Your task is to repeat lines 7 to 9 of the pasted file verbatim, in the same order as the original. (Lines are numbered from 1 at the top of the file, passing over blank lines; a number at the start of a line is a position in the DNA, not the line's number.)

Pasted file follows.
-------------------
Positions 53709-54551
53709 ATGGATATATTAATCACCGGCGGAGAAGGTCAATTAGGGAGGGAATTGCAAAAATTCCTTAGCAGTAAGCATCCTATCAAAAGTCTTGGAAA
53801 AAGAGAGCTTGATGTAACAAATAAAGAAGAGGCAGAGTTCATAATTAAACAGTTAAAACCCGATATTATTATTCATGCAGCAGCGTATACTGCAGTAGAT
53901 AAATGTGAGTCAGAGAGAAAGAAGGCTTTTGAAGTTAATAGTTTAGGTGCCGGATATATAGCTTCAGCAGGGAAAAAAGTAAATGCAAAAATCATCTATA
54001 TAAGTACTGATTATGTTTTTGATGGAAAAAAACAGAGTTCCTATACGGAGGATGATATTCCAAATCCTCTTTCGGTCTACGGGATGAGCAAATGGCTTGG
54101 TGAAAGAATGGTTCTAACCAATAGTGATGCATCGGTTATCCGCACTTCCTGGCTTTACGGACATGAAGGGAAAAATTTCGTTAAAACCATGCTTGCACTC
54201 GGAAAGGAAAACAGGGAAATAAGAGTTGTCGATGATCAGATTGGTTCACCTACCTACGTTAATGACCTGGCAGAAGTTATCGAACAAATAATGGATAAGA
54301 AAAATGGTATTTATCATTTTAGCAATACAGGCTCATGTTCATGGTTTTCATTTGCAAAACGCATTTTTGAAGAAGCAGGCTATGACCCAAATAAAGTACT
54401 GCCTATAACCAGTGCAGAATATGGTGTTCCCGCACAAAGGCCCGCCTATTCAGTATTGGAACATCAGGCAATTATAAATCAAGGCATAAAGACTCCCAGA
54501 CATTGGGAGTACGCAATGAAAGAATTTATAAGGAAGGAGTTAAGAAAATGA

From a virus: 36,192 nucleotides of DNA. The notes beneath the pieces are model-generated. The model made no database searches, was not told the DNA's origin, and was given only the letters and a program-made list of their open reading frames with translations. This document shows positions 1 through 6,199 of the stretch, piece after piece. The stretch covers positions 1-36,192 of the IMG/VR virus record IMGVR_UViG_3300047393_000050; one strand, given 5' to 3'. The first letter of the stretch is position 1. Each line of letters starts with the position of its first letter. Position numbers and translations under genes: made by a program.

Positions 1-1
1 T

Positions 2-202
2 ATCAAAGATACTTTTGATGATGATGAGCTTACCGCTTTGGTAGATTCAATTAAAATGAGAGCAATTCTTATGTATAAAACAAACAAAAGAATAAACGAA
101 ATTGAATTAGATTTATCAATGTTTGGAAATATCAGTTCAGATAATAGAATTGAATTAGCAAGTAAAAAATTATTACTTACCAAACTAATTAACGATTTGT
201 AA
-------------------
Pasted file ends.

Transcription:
54201 GGAAAGGAAAACAGGGAAATAAGAGTTGTCGATGATCAGATTGGTTCACCTACCTACGTTAATGACCTGGCAGAAGTTATCGAACAAATAATGGATAAGA
54301 AAAATGGTATTTATCATTTTAGCAATACAGGCTCATGTTCATGGTTTTCATTTGCAAAACGCATTTTTGAAGAAGCAGGCTATGACCCAAATAAAGTACT
54401 GCCTATAACCAGTGCAGAATATGGTGTTCCCGCACAAAGGCCCGCCTATTCAGTATTGGAACATCAGGCAATTATAAATCAAGGCATAAAGACTCCCAGA